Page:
The problem there is that the typical approach of using anomalous behavior to sniff out botnets is rendered useless the moment that bot traffic is whitelisted on account of it coming from known and (supposedly) legitimate users.
"So the cookies are getting implicitly trusted and the way that fraud detection usually works is big data, usually anomaly detection," adds Tiffany. "But the botnets get baked into everyone's user info...and [for adversaries] that's the path to winning right there."
There is hope, however; while fighting off such a sophisticated approach can be tricky, it's not impossible. There are ways to detect man in the browser malware by looking at web traffic and differentiating between live human web traffic and a browser that's being driven by remote control (or an entire session that's scripted from the outside).
Techniques to detect these differences don't have to be static, since there are so many subtle ways in which the environment changes when it's remotely controlled. "We have a very huge parameter base and we can cycle through detection techniques fairly quickly," says Tiffany. "We burn techniques and move on."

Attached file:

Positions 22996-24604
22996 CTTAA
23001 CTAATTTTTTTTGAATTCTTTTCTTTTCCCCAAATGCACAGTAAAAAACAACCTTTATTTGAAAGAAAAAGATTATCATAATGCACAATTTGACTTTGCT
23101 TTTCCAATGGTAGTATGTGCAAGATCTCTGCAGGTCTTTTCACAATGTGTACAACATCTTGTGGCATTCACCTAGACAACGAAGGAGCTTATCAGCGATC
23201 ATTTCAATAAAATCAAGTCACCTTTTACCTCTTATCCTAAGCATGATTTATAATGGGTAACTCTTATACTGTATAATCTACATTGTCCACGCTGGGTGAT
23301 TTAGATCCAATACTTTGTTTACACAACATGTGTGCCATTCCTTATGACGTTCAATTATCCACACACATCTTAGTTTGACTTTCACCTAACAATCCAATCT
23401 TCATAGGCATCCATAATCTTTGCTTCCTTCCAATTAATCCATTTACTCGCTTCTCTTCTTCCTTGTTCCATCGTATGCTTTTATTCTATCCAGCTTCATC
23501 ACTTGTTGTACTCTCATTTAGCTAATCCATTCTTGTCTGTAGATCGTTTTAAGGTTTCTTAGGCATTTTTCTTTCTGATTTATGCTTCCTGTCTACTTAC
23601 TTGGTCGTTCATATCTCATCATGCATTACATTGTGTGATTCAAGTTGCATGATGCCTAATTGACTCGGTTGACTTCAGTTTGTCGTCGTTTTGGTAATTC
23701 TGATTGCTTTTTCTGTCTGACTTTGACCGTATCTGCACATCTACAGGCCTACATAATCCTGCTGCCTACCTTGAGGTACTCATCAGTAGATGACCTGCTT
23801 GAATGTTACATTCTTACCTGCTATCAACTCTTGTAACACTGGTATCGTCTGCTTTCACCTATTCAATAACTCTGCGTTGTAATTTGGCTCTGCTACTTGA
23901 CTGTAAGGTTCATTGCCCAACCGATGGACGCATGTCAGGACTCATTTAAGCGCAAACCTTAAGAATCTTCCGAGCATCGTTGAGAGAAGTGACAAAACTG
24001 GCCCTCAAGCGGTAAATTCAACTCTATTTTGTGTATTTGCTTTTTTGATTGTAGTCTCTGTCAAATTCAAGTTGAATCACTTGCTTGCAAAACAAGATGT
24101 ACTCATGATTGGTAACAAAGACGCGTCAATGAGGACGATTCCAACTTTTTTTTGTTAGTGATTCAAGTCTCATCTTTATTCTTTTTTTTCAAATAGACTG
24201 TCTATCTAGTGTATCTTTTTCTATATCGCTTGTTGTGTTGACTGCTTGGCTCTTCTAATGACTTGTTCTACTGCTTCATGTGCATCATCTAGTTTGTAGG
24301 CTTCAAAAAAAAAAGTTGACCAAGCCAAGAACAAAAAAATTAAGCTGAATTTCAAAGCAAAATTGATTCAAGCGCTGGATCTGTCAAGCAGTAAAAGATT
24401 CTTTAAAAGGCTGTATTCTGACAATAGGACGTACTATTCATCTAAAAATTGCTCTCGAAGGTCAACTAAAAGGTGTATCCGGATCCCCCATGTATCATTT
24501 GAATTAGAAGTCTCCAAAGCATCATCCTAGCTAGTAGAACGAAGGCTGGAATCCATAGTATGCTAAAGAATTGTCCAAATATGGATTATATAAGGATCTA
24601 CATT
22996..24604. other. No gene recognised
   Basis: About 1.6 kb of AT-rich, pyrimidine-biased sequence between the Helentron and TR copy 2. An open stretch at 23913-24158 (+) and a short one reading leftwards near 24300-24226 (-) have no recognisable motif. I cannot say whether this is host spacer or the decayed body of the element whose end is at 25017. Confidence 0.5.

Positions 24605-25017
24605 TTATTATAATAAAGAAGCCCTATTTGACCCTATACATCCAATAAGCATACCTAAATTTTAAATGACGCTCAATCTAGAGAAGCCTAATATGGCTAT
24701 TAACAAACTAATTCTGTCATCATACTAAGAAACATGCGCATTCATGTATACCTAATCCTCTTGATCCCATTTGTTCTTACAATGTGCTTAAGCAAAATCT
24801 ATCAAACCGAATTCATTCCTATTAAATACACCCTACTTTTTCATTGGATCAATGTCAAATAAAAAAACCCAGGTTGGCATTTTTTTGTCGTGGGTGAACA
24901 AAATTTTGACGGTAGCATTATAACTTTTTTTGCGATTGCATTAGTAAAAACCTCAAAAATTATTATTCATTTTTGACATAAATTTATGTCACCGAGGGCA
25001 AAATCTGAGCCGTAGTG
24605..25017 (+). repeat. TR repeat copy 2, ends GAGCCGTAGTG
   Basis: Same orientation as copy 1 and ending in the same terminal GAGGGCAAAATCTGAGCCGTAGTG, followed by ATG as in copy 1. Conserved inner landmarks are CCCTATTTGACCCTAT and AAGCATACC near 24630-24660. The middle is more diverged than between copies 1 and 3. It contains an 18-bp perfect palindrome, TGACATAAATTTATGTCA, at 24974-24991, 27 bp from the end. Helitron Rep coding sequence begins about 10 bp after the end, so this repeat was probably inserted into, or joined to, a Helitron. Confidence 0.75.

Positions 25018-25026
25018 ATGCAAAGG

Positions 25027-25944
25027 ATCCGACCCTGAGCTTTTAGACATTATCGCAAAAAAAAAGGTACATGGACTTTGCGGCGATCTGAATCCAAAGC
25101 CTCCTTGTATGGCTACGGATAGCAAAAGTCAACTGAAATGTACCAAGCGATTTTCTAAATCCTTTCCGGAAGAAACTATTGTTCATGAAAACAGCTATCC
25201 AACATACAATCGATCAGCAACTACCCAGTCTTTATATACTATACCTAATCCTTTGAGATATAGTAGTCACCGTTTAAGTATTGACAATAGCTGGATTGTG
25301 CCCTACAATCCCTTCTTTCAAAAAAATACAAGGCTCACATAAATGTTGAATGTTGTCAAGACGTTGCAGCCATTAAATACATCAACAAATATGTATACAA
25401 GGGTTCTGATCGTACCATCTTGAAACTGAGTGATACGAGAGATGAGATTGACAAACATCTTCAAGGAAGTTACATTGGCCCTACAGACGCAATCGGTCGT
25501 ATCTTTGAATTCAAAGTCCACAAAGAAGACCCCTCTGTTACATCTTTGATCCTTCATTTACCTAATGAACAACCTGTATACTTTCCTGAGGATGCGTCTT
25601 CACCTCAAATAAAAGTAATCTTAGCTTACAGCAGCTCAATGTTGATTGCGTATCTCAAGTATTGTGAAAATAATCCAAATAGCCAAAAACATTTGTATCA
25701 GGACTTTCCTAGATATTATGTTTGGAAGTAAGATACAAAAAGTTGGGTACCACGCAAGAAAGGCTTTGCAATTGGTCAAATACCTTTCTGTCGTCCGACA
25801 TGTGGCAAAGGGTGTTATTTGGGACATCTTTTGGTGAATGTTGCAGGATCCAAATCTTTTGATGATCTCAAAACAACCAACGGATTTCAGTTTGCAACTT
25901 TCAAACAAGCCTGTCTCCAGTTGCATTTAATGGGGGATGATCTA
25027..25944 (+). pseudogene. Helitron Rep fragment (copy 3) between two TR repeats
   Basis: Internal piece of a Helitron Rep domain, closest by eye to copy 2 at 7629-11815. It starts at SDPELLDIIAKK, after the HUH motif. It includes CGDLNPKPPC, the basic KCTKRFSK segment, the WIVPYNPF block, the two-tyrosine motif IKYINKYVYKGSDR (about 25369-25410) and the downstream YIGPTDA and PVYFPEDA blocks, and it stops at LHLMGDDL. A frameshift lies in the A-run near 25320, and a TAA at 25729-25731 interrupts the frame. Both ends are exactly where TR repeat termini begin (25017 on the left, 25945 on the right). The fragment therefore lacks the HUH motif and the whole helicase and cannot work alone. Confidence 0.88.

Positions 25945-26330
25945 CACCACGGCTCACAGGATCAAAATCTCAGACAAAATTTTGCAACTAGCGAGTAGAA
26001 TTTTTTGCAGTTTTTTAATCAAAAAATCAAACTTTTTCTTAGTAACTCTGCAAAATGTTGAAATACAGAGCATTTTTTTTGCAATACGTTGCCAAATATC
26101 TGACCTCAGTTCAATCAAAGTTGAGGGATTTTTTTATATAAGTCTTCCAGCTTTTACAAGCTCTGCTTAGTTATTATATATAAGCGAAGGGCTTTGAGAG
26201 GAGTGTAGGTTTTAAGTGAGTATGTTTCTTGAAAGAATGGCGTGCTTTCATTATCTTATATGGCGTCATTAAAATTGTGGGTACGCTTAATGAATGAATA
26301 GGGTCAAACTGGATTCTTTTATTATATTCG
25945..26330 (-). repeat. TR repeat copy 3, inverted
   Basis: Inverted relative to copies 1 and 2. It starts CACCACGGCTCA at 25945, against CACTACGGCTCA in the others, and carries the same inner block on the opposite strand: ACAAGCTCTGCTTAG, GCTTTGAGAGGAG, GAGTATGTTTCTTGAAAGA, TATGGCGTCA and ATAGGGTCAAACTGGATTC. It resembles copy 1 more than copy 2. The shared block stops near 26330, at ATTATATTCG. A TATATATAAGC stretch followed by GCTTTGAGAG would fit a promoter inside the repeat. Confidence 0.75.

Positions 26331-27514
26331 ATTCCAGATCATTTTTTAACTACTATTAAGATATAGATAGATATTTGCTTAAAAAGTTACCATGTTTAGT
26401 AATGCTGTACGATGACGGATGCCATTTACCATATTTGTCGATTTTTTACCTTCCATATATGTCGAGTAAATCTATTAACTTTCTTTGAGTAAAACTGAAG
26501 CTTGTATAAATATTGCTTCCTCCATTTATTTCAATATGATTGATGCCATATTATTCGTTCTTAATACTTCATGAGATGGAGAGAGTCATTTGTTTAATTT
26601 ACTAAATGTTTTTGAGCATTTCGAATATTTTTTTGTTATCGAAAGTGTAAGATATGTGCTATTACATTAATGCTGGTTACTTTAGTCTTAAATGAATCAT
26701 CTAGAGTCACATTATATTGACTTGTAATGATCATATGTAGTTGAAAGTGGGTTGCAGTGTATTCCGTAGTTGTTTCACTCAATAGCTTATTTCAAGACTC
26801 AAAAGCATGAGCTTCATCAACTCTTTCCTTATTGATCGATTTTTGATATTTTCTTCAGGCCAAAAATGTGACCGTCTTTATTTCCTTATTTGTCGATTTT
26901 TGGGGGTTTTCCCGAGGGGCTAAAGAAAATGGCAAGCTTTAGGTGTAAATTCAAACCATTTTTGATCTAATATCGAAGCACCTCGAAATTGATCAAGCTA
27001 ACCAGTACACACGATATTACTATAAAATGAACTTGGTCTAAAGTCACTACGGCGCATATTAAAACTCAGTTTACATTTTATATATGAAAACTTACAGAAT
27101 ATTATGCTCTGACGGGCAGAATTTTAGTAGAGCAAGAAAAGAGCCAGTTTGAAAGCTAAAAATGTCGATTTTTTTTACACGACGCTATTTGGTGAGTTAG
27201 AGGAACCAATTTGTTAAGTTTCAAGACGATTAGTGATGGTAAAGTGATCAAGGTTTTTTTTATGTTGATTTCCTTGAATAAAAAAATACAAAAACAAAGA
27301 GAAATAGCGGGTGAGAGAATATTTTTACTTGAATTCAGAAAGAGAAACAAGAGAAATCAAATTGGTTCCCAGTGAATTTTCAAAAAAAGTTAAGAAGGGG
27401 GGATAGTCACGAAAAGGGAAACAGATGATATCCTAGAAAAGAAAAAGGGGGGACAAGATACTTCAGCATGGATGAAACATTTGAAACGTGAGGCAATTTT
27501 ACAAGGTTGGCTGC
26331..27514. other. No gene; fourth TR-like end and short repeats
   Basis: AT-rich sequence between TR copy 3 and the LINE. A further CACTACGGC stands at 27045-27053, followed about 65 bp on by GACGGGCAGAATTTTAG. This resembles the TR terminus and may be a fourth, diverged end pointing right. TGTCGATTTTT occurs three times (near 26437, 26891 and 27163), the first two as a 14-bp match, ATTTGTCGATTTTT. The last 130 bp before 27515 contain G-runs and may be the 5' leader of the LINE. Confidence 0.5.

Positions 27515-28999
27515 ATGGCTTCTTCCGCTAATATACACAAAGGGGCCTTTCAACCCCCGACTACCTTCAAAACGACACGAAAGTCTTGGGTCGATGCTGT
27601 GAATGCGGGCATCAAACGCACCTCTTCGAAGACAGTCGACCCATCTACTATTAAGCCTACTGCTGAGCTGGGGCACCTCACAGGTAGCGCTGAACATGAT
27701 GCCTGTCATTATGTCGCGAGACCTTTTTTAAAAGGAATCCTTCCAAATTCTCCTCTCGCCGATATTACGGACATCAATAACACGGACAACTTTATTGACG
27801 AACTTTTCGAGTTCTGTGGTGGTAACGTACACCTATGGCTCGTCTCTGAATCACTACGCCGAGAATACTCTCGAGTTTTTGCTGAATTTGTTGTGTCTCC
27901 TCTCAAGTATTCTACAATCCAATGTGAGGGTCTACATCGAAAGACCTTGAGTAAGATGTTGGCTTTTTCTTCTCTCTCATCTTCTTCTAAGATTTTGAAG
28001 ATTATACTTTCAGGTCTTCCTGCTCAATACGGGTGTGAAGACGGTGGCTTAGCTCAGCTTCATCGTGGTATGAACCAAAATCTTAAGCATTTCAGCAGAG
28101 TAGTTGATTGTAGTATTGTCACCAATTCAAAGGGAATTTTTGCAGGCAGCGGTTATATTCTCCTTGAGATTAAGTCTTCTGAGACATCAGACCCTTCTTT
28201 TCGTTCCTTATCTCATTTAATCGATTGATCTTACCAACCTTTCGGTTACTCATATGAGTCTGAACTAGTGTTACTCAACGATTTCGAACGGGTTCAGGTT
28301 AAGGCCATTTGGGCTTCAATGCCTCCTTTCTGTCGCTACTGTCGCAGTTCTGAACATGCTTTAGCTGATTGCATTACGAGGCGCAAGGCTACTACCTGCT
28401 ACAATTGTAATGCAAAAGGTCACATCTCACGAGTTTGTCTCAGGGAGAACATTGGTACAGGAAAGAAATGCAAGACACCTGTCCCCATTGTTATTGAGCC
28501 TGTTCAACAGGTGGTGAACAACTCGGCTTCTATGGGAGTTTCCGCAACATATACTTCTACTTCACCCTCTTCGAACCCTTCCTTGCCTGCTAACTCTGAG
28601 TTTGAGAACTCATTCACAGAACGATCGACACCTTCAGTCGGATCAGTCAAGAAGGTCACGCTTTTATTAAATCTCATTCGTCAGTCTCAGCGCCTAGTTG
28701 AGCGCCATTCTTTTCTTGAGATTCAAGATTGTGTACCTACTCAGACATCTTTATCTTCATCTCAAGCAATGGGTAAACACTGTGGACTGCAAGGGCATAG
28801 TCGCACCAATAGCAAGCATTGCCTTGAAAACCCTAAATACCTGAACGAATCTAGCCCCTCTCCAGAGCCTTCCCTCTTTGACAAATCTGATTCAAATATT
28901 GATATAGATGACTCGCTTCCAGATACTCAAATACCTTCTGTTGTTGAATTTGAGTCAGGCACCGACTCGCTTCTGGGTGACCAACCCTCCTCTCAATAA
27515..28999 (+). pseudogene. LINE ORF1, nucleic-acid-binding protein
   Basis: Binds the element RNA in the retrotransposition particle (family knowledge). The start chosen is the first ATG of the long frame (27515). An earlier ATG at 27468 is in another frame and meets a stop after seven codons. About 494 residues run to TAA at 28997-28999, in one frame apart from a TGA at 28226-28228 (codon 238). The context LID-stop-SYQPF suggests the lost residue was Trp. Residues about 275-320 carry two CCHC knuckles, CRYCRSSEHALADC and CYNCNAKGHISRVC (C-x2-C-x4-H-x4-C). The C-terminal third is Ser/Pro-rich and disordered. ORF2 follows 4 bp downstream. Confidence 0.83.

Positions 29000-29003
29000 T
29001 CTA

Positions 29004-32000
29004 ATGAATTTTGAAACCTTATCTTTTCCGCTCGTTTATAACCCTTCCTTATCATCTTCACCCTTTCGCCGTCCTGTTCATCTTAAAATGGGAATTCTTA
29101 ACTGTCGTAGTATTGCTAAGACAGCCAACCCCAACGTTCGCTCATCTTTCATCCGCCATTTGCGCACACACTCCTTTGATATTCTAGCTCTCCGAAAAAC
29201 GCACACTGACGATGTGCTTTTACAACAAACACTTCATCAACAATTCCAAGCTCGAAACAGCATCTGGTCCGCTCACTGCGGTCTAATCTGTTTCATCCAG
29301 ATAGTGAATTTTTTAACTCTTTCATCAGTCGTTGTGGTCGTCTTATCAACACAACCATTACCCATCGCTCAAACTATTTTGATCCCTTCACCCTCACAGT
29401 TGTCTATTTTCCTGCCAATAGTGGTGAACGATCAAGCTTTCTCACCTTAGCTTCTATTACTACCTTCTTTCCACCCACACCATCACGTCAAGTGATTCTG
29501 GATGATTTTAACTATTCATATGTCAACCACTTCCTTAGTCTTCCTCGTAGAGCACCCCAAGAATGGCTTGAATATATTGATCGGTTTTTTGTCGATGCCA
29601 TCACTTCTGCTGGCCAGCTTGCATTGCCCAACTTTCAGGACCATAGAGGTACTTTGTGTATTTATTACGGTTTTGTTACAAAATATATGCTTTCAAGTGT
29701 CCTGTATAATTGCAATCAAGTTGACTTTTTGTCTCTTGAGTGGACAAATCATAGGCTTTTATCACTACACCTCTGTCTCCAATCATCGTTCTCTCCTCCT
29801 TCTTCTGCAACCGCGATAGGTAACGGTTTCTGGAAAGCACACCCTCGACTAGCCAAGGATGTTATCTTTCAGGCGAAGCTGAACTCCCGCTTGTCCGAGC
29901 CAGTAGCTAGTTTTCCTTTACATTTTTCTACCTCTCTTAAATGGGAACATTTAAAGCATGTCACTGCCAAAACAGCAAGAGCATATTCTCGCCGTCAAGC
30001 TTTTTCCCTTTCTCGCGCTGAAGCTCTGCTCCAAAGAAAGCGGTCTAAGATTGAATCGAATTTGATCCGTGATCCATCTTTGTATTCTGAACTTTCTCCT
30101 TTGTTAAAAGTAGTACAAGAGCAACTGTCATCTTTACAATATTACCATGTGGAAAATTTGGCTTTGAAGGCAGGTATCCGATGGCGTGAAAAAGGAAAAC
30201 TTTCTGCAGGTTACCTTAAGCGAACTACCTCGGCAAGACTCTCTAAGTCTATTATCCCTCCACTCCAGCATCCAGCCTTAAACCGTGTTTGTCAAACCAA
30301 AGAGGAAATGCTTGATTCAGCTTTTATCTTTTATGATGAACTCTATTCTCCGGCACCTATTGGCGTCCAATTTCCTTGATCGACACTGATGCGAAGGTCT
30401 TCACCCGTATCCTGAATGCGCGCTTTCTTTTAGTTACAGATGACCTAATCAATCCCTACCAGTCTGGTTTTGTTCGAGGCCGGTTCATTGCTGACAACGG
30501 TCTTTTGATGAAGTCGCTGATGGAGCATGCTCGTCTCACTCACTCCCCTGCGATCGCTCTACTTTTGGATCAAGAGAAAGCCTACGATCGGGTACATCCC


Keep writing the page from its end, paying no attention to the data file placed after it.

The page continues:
And this is done in plain sight, though the system doesn't leak any success/fail information back to the adversary. No matter what, either the attempt succeeds or fails -- either they get the money or they don't -- but they have to play round two to know if they won round one.
"They can see our server, they know we're involved, but they can't tell if they got it right or if they duped us," says Tiffany. "Everyone agrees that there's too much attack surface in the browser. Our big insight is that we can use this property against our adversaries: if we can't protect it, neither can they."
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